• Can you cut back your mileage? Will you really take the bus or car pool to cut commuter mileage? And if you have just one car, will a road trip balloon your mileage total?
    Teenagers who face higher rates because of perceived risk could save money by proving they are careful behind the wheel.
  • Will you really show up as a safe driver? According to surveys, most Americans believe they are safe drivers, with those other people on the road causing the accidents. Do you tailgate? Switch lanes a lot? Speed up swiftly any chance you get? I mostly don't do those things but would not want to worry about touching 80 mph some beautiful day on a wide-open interstate.
  • What discounts could you get and what does it take? Programs vary. Be sure you understand potential discounts and any possible penalties before you plug in that transmitting device or sign up for a program.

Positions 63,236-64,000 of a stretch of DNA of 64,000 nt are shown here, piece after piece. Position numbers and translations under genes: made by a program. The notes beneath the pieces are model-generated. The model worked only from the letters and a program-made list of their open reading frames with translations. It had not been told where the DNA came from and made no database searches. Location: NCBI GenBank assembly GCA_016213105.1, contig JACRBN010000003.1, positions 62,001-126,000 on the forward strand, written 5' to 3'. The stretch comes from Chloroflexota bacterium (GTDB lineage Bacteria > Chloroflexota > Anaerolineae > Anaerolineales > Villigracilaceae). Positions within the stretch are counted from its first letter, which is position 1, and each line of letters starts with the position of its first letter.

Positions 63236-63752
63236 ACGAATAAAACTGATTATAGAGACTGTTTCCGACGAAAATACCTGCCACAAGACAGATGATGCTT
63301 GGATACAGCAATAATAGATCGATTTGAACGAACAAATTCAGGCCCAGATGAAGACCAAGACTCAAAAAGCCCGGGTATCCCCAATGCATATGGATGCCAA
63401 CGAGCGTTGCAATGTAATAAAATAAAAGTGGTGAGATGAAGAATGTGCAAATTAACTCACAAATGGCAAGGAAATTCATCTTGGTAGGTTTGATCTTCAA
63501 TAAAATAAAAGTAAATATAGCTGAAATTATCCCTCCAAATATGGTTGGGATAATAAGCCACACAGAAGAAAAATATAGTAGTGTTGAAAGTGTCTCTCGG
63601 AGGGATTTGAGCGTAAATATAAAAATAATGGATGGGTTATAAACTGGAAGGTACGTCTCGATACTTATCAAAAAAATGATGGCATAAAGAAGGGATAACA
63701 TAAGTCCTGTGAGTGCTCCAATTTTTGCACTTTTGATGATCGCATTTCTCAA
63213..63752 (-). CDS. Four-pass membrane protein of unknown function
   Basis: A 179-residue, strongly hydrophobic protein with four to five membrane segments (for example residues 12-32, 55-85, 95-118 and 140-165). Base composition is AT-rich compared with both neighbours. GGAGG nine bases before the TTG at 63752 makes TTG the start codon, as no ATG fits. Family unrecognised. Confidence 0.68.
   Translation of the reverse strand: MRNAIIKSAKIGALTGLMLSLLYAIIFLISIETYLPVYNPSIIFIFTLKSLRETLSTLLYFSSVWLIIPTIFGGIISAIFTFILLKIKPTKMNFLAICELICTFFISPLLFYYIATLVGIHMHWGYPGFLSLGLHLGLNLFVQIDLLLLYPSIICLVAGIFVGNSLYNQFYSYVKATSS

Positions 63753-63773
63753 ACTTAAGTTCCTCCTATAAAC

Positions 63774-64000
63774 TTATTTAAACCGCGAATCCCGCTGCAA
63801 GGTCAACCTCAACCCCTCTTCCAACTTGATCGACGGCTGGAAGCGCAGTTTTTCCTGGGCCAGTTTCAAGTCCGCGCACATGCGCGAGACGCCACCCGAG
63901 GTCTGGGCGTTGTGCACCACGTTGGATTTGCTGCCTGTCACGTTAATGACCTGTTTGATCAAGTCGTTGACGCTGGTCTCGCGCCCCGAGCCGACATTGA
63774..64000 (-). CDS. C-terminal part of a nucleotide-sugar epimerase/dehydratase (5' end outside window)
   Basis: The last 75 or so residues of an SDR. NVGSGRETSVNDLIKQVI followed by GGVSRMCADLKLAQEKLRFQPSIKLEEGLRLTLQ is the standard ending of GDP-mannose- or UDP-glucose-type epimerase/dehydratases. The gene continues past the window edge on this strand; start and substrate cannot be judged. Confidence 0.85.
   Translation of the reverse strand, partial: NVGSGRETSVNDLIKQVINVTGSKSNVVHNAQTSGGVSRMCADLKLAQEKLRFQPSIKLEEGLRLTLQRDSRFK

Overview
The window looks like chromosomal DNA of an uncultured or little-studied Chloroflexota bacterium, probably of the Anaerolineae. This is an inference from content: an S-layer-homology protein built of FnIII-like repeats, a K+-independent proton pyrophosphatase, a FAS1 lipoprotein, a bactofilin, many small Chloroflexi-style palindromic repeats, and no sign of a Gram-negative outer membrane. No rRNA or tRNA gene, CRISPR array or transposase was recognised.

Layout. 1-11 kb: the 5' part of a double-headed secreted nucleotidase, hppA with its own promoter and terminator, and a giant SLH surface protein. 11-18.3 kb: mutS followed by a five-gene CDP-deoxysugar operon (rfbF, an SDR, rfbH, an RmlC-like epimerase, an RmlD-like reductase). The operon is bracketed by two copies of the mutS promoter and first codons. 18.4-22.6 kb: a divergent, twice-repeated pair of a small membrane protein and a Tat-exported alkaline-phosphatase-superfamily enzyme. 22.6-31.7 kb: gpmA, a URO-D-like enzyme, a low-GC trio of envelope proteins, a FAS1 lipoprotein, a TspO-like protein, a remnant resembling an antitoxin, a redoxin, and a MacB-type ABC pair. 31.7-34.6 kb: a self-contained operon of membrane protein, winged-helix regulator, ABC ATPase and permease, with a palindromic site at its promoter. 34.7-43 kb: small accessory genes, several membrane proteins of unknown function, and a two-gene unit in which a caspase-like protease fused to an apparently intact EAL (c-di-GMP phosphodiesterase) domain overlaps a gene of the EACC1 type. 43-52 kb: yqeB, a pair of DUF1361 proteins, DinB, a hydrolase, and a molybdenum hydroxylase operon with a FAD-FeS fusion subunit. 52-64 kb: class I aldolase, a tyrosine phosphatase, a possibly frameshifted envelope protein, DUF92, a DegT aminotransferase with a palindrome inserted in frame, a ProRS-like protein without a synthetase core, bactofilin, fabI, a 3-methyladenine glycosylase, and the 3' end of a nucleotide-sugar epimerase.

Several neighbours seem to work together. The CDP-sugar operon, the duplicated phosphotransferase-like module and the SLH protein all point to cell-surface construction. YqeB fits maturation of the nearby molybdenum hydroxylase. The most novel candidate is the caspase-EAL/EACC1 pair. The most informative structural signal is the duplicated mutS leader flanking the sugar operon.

Privacy pitfalls

Some privacy advocates worry that, if these programs prove successful, insurance companies will push ahead with more invasive monitoring. For instance, Joel Ohman, a financial planner and founder of the website, notes that insurers someday might be able to tell if someone is talking on a cell phone or texting while driving. "They may be tempted to push the line further and further in the future and encroach on privacy," he cautions. In addition, insurers could someday be able to tell exactly which addresses you visit. Frequent visits to bars, for instance, might penalize you. Like the Facebook Places locator application, this is anathema to many. Insurance company officials say they are not using the GPS (global positioning system) function and can assess risk without it. Of course, parents of teenagers may feel differently about the privacy issues. If so, there is an iPhone app that can alert you if your teen is speeding and show you where the car has been.
Jerry Edgerton writes the Cars and Money blog for CBS He is a former automotive writer for Money Magazine and the author of "Car Shopping Made Easy."